Maquoketa Feeds can trace a history in the milling and farm supply business that goes back to 1842 in Jackson county
*by Lowell Carlson, Bellevue Herald-Leader
Customers, the management and staff, the town, add Jackson County for that matter. Chances are good if you mentioned “the mill” it was understood you were referring to Mitchell-Maskrey.
The national Historic register landmark red brick, three-story mill located at 120 East Pleasant, Maquoketa is many Country Life readers will remember the history of livestock feed milling.
In fact the lineage of their widely recognized family-owned feed and farm supply company goes back to the very founding of Maquoketa and Jackson county.
The Mitchell family can trace the business back to Joseph McCloy’s operation beginning in 1865, the year the Civil War ended, eventually building the famous red brick mill on East Pleasant in 1881.
The business prospered with good times and survived hard times. Its fortunes tied intimately with the farmers who used its milling services and bought commercial feeds for hog, dairy, beef, poultry and horses.
The Mitchell family purchased the business in 1907 and four generations of Mitchells have been involved in the day-to-day operation of the milling business with the fifth generation now beginning to help as they learn the basics.
The milling business has been a key business for the community and the county. When a farmer came to town to grind hog feed it was also an occasion for the wife to do some grocery shopping, maybe to the variety or clothing store, or stop by the house to do business. Farm families combined errands when they brought a truckload or wagon load of corn and oats to town to grind and mix with a supplement concentrate the mill offered.
The mill at East Pleasant was a meeting place for farmers where a cold bottle of pop and a jar of candy for the kids was part of the ritual of sitting in the office waiting for the feed to be loaded. It was where the latest exchange of rural news, concerns about weather and markets could be aired, along with a good joke.
It was a place to learn the world of work for young men looking for that first job and a series of trusted, long time employees who knew the operation like the back of their hand and the first names of customers, and their families, who came to buy feed.
Along with milling and commercial sack feed, the mill sold everything from block salt to baby chicks. It diversified early on offering farmers field seeds and then seed corn, oats and alfalfa and pasture seed mixes.
As farm livestock operations grew larger, Mitchell-Maskrey grew with it by providing bulk delivery to farm bulk bins and self feeders. That went for Northrup King (now simply NK) bulk corn and soybeans as the width of planters and the acres covered just kept getting bigger and bigger.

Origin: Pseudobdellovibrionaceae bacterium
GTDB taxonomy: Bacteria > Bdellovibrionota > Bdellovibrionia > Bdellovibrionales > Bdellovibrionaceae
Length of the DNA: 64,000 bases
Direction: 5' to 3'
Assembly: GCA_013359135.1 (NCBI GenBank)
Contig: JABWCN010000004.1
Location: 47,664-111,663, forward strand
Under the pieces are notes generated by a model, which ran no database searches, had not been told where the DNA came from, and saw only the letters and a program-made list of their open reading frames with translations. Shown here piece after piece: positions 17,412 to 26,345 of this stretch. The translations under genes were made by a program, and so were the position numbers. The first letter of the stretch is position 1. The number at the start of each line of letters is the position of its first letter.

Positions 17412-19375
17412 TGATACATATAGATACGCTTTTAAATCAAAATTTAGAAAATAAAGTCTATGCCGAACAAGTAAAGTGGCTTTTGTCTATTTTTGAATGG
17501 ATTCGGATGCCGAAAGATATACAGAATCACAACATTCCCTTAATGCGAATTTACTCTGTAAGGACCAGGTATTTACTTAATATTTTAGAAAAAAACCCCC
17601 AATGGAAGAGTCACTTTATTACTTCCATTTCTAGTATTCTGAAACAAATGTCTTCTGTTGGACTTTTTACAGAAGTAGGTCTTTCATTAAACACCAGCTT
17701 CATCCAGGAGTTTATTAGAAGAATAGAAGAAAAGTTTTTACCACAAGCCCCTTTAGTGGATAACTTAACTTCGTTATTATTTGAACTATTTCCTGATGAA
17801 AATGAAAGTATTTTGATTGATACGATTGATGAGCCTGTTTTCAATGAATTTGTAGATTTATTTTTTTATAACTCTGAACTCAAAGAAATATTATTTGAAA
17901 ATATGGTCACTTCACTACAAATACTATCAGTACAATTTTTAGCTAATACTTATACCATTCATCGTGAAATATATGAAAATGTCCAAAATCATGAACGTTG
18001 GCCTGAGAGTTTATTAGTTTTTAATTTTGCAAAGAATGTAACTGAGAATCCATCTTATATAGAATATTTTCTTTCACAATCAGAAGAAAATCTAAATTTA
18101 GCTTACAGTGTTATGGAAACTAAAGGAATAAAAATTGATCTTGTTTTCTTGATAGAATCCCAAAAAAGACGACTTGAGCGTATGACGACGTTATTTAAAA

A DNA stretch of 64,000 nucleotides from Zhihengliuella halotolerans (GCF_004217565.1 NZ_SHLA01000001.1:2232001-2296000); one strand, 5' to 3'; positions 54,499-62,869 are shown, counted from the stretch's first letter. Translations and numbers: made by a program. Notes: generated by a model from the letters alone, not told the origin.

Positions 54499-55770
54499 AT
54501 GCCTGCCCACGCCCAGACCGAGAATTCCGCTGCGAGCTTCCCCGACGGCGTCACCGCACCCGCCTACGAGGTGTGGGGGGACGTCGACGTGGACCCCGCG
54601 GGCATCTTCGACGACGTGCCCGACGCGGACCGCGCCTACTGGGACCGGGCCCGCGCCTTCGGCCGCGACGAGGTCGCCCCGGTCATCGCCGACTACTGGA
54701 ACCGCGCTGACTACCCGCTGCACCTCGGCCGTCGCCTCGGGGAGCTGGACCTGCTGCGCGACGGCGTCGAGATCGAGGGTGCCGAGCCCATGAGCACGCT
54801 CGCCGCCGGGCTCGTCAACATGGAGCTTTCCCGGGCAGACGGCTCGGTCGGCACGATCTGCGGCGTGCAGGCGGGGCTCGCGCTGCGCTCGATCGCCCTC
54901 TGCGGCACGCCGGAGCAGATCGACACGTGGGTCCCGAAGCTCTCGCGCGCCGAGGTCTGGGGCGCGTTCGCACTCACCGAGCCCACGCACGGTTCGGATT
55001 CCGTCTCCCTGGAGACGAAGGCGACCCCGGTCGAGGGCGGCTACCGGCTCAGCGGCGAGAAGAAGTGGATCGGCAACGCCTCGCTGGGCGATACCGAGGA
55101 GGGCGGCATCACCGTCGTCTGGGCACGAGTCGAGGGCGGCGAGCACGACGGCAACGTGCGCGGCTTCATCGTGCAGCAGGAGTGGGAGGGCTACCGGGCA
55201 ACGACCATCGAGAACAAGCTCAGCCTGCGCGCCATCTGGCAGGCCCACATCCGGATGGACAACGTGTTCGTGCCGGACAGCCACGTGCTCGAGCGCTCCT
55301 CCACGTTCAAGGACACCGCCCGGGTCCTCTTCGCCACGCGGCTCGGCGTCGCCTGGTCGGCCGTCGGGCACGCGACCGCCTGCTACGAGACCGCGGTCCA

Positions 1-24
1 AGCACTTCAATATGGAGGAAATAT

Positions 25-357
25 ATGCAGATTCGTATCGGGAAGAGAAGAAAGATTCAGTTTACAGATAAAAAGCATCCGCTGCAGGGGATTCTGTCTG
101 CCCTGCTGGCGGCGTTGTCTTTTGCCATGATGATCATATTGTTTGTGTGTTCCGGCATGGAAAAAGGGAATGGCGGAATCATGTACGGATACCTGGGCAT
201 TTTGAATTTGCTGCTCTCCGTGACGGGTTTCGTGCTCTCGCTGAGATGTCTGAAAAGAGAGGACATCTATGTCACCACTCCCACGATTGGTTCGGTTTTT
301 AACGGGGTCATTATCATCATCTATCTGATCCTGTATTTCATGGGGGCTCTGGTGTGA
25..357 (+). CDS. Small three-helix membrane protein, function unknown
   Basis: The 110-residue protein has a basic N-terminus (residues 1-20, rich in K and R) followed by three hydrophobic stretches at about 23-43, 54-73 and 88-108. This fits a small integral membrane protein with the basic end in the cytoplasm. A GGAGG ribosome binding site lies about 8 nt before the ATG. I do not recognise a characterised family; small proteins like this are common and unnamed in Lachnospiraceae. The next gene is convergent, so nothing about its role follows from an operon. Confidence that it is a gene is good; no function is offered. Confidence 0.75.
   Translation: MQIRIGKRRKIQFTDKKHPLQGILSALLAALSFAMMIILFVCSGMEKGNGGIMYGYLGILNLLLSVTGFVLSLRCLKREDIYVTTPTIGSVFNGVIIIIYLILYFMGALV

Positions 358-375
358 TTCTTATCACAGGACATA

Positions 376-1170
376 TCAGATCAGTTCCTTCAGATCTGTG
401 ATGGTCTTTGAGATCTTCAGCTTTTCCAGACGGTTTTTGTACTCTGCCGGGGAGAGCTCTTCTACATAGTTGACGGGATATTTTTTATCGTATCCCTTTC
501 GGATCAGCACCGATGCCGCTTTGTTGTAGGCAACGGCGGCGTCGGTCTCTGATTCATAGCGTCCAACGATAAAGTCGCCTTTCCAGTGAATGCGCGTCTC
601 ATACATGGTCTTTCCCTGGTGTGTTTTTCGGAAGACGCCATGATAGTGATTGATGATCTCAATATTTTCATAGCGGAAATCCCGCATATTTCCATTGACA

Agriculture changed dramatically in the 1980s and 1990s. The Farm Crisis took out a generation of young and middle-aged farmers in the mid-1980s. That was followed by the end of small and medium size hog operations. What emerged were larger farms and the almost complete transfer of the hog industry in Jackson County to confinement and automation.
In that upheaval it might have seemed unlikely a business based on a style of agriculture undergoing extreme adjustment could continue on.
In 2000, the next generation of Mitchells made a commitment to the business and purchased Maquoketa Feeds, located at 903 East Platt Street.
The company’s milling and pelleting capacity was increased with price per ton rates well under major competitors in many cases. More space and storage capacity came with the acquisition and it was needed. The company moved into expanded grain banking with free 90-day storage for corn, soybeans and oats. They also deliver bag and bulk feed out to a 45-mile radius of Maquoketa.
There were more people coming through the door with requests for custom ration formulations.
Out in the countryside hog and dairy customers might have become larger, and fewer, but there were new hobby farmers and rural residents who wanted horse rations, rabbit, poultry, sheep and goat feed. Some markets surprise even dealers.
Take bird feed and pet food for example. The feed company’s founders would be mystified by the proportion of total tonnage represented by those two product categories.
It is nothing for some wild bird enthusiasts to feed hundreds of pounds of sunflower seeds every winter.
We no longer believe cats and dogs will survive on scraps from the table and instead buy pet food by the 50-pound bag and think nothing of it.
Maquoketa Feeds contracts with livestock nutritionists like Nelson Dairy Consultants and Kent Feeds. Customers can take advantage of expert technical product support for one-on-one consultation through Maquoketa Feeds.
There is access to daily grain market information at the office.
The company has a relationship with Beck’s Hybrids as well as Welter Seeds, offered at five percent off retail, along with cash and promotional discounts.
The Mitchell family and the feed business have a special relationship with area 4-H and FFA fair and show exhibitors.
They made a special effort to connect with these young livestock exhibitors with a range of show animal feed products, support for 4-H and FFA events and recognition of their achievements.